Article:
Speaker: The Rev. Rachael Hayes

Conscience and Democracy

The fifth principle of Unitarian Universalism is “the right of conscience and the use of the democratic process within our congregations and in society at large.” What does that actually look like, where can we find these values enacted in our congregation and in larger Unitarian Universalism, and how are we called to live this principle?

After the service, there will be an opportunity to sign the Membership Book for those who wish to join our UU Society today.

The Free and Responsible Search

The fourth principle of Unitarian Universalism is “a free and responsible search for truth and meaning.” What does that actually look like, where can we find these values enacted in our congregation, and how are we called to live this principle?

Silly Octopus

What can an unexpected encounter with an octopus teach us about living wholeheartedly? And what might Ralph Waldo Emerson and poetic theater have to do with it? Please join us for a service that is silly, soulful, and meets you where you are.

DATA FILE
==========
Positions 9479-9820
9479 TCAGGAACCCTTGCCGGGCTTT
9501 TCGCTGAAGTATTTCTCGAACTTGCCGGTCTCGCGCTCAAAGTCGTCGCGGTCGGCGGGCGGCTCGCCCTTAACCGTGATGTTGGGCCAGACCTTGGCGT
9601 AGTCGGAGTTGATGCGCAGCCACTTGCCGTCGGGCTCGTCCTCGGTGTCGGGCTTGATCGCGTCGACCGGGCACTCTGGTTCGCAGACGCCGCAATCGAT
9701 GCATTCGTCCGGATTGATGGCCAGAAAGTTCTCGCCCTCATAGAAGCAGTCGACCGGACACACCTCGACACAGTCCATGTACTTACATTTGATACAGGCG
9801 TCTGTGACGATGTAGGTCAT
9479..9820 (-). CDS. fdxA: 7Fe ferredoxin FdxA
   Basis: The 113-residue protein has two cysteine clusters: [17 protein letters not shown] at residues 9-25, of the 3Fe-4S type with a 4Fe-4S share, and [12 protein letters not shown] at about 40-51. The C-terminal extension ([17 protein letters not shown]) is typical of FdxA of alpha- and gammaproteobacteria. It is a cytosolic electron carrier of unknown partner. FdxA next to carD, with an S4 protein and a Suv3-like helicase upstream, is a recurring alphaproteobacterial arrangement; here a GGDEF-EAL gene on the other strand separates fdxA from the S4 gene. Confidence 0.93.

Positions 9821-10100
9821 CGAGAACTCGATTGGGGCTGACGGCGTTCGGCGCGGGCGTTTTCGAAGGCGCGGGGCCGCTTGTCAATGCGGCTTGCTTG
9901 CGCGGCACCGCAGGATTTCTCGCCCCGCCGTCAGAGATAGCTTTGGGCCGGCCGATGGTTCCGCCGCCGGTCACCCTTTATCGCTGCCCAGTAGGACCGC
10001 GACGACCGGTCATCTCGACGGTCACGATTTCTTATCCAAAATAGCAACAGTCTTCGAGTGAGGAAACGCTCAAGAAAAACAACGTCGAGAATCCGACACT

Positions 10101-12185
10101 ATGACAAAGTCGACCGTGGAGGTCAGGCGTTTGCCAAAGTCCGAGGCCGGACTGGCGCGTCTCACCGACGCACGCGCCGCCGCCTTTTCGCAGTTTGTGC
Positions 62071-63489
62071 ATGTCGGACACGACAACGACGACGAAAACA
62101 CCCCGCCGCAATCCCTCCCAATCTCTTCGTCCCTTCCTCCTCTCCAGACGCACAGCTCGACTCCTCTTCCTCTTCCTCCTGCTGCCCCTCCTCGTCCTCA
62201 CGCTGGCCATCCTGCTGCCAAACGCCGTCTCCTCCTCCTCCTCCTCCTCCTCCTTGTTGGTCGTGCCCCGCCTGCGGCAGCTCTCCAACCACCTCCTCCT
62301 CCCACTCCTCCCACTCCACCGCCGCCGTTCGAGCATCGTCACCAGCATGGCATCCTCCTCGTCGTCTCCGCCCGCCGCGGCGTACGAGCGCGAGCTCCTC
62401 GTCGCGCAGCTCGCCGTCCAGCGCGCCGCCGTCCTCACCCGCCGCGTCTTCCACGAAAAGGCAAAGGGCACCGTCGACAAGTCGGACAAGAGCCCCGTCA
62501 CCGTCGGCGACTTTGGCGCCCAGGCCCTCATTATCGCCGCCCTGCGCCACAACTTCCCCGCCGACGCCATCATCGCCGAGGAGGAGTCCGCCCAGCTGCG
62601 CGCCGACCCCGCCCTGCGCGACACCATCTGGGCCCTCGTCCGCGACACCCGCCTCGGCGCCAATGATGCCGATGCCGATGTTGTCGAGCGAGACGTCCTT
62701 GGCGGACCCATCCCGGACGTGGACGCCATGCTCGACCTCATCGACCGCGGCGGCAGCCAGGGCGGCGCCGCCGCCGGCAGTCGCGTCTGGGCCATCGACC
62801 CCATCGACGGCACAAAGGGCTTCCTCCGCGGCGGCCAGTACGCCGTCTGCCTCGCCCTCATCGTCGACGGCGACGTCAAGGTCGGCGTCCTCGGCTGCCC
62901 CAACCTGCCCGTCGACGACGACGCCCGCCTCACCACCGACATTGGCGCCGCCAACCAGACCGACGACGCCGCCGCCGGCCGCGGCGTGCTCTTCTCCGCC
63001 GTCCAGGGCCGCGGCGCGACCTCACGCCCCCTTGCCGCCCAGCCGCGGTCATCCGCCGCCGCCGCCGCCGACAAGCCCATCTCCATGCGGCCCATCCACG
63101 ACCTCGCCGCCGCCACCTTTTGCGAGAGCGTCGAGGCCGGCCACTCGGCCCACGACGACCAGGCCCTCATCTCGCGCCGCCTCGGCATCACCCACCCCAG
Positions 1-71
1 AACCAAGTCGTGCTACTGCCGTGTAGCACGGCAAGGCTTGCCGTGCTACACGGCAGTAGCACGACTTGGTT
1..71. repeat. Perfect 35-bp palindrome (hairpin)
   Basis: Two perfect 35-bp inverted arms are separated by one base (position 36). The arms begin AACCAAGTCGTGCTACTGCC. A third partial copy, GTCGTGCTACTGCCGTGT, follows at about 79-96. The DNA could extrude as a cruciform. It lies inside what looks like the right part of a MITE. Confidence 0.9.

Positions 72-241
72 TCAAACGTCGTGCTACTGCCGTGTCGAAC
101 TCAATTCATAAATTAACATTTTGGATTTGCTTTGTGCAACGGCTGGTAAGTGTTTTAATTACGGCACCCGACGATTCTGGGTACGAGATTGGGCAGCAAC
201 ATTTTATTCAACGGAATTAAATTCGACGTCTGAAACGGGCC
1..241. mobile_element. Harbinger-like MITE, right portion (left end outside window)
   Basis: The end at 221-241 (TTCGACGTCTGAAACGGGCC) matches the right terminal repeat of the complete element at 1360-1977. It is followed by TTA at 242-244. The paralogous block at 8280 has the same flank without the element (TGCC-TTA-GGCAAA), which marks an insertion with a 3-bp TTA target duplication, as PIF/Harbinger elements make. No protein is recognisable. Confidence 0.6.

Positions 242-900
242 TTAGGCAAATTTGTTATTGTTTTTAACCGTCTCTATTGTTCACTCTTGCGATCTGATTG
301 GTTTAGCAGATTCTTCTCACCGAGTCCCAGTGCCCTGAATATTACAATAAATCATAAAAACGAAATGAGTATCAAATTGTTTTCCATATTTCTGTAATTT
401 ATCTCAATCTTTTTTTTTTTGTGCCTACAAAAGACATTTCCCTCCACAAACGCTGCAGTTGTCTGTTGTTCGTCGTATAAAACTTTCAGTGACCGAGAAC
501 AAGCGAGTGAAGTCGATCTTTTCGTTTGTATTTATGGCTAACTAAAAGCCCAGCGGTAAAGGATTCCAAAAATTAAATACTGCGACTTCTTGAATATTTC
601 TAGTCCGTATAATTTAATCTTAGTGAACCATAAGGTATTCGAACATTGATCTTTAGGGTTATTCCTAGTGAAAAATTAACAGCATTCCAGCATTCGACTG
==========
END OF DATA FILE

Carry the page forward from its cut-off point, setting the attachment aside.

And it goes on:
Acceptance and Encouragement

The third principle of Unitarian Universalism is “acceptance of one another and encouragement to spiritual growth in our congregations.” What does that actually look like, where can we find these values enacted in our congregation, and how are we called to live this principle?

Hope and Positivity: World AIDS Day

Human Immunodeficiency Virus treatment and prevention continue to advance, but unequal access to advancements make HIV a justice issue as well as a medical issue. The dedicated offering for World AIDS Day will benefit A Positive Place, which provides HIV care and prevention services in Hampshire County.